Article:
Herman Melville, the author of “Moby-Dick,” gets quite a few shout-outs in this series. He appears on the uniforms Fiona provides the Baudelaires, and he can count Fiona, Klaus and Kit as fans of his work. While this seems like more of a reference, fans of the book will know that it builds up to the introduction of Ishmael in “The End.” The character repeatedly affirms “Call me Ish,” a reference to the first line of “Moby-Dick,” which is “Call me Ishmael.” Eagle-eyed and keen-eared viewers may have even noticed that this was foreshadowed way back in “The Wide Window,” when the taxi driver discusses the author with the Baudelaires on their way to Aunt Josephine’s.

#5: Esmé the Sea Witch?
“The Grim Grotto: Part One” & “The Grim Grotto: Part Two”


You have to take this one with a grain of salt, since it’s mostly speculation on our part, but Esmé’s nautical outfit bears a suspicious resemblance to Ursula from “The Little Mermaid.” With tentacles protruding from her waist, she resembles a cecaelia, the creature Ursula was designed after. The purple coloration, coiffed white hair and green eye shadow are all also similar to everyone’s favourite aquatic villainess. Considering that both are stylish and ruthless, it’s not much of a stretch to think she’s the inspiration. Oh, and that goes without saying that Ursula’s big song is “Poor Unfortunate Souls.” Need we say more?

#4: Jerome & Babs’ New Partners
“The Penultimate Peril: Part One”


Netflix deserves credit for how much it diversified its cast for the adaptation, and it went even further with this scene in “The Penultimate Peril.” When Babs of “The Hostile Hospital” and Jerome of “The Ersatz Elevator” make their return, they both acknowledge that they’re in same-sex relationships. Jerome’s new partner is clearly hinted to be Charles from “The Miserable Mill,” who was heavily hinted to be in a toxic relationship with Sir. Babs, meanwhile, is in a relationship with a woman who’s in prison for bank robbery, almost definitely referring to Mrs. Bass from “The Austere Academy.”

#3: “The Bad Beginning” Callbacks
Various


As the series comes to a close, this season features many callbacks to the very first episode. Lemony’s opening narration of the season premiere echoes his opening of the first episode. When the Baudelaires return to Briny Beach, Lemony’s outfit is the same as it was in the very first Briny Beach scene. The shot of Violet dropping the stone is also repeated, symbolizing their decision to break the cycle and growth from first hearing the news of their parents’ deaths. That same stone is used by Carmelita Spats to slingshot down a crow. Finally, in “The End,” Olaf greets Kit the same way he did the Baudelaires. He also parallels Violet’s “What’s that thing?” line from the Briny Beach scene. In addition to being fun references, they all show how far the show has come.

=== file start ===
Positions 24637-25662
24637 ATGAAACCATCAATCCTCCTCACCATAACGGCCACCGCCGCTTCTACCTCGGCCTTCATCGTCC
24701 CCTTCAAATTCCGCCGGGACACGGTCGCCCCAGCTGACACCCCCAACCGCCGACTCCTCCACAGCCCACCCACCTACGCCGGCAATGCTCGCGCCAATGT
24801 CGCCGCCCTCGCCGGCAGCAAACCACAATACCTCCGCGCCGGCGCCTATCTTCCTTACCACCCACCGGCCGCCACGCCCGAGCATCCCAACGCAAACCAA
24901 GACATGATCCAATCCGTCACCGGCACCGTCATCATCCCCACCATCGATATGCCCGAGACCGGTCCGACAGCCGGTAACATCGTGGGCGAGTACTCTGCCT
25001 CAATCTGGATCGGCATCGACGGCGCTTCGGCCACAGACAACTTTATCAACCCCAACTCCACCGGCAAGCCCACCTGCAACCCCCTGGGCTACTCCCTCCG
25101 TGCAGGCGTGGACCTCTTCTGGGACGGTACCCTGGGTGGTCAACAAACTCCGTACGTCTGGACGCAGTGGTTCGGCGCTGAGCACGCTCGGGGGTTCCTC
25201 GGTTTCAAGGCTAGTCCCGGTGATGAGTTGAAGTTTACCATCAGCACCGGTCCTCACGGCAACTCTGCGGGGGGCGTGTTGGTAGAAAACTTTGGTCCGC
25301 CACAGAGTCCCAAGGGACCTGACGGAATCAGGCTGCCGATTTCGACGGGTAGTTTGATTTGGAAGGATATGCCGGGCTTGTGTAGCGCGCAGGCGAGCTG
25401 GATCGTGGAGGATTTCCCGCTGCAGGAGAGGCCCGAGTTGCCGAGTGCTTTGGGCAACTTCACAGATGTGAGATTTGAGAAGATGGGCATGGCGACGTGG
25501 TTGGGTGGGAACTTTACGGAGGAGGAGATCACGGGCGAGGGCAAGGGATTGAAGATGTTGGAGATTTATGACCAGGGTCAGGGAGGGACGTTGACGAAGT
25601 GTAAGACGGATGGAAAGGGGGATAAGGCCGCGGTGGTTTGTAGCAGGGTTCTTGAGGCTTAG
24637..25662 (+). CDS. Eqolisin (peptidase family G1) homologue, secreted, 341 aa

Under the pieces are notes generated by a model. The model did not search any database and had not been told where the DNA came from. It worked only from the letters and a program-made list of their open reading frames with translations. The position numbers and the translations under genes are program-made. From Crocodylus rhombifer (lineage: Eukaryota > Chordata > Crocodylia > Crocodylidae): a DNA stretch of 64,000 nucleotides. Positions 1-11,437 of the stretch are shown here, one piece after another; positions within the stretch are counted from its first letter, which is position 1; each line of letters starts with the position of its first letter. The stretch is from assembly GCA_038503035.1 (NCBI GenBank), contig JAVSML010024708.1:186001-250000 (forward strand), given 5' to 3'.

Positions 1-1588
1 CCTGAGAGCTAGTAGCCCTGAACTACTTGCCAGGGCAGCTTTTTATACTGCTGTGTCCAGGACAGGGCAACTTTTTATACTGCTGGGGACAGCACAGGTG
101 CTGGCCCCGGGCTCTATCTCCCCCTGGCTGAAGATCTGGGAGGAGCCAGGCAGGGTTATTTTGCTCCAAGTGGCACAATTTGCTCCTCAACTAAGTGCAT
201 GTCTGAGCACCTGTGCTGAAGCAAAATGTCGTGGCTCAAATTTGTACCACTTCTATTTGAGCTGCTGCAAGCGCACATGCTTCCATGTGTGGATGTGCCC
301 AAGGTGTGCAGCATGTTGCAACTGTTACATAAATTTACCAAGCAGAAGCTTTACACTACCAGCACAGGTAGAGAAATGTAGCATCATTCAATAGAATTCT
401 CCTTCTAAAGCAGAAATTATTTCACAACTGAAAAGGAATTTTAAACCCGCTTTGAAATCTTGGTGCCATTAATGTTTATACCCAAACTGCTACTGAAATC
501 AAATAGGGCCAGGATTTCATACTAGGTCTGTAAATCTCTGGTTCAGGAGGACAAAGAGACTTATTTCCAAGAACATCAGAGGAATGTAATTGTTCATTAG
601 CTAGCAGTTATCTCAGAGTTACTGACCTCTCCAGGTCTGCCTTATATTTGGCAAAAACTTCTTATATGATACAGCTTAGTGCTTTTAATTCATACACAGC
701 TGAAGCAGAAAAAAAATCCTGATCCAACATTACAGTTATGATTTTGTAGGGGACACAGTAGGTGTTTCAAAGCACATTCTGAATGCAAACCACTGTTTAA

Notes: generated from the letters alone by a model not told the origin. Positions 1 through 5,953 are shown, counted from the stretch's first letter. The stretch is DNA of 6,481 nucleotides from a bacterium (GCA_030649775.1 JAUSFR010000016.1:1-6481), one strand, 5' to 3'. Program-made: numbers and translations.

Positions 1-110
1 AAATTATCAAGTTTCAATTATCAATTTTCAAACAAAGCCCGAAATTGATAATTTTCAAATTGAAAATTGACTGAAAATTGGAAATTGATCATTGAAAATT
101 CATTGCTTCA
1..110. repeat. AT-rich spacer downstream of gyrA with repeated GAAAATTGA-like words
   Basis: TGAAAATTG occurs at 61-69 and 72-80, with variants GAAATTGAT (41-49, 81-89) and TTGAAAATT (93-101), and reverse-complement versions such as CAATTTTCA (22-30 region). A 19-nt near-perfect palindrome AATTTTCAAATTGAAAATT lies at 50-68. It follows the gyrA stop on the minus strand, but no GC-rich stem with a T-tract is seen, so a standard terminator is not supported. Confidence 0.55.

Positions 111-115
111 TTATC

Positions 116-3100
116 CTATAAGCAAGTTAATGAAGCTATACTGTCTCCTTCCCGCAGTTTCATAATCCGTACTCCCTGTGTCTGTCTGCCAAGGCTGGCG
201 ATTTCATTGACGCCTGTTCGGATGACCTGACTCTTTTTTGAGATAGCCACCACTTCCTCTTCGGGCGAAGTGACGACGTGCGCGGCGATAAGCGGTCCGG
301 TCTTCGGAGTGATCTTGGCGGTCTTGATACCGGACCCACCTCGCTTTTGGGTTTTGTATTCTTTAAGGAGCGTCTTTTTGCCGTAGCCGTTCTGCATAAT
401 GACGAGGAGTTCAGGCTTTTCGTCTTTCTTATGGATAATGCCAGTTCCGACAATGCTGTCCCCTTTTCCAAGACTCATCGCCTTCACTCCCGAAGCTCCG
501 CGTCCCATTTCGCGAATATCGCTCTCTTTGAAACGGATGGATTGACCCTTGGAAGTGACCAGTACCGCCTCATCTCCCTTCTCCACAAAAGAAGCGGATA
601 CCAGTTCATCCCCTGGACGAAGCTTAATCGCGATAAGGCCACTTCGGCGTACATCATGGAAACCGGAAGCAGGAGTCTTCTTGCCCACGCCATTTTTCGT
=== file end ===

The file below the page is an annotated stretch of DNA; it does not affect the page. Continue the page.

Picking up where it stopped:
#2: Washed Up
“The End”


If you haven’t noticed by now, the final season makes a lot of loving references to the seasons that came before it. When the Baudelaires discover the other side of Ishmael’s island where the washed up items are stored, it’s a treasure hunt of Easter eggs from episodes past. These include the red herring statue from “The Ersatz Elevator,” submarine pieces from “The Grim Grotto,” a trash receptacle from “The Carnivorous Carnival,” a fuel dispenser from “The Hostile Hospital,” the Quagmire parents’ plane from “The Wide Window,” and the crow fountain from “The Vile Village,” just to name a few. How many can you spot?

Before we reveal our top pick, here are a few honorable mentions:

Kit Uses Beatrice’s Wings
“The Slippery Slope: Part One”

Oh, Shiitake!
“The Grim Grotto: Part One”

Littlest Elf Land
“The Penultimate Peril: Part One”

#1: The Garden of Proserpine
“The Slippery Slope: Part Two”


As the second episode of the season comes to a close, Lemony recites a stanza of a poem that applies quite specifically to the Baudelaires’ current situation. He hints that the poem was a favourite of either Beatrice or Kit, and it seems like just another literary reference, but it’s much more than that. The poem, “The Garden of Proserpine” (or Persephone, as the Greeks called her) by Algernon Charles Swinburne opens with this line: “Here, where the world is quiet.” Sound familiar? That’s right, that line was slightly altered to become V.F.D.’s motto: “The world is quiet here.”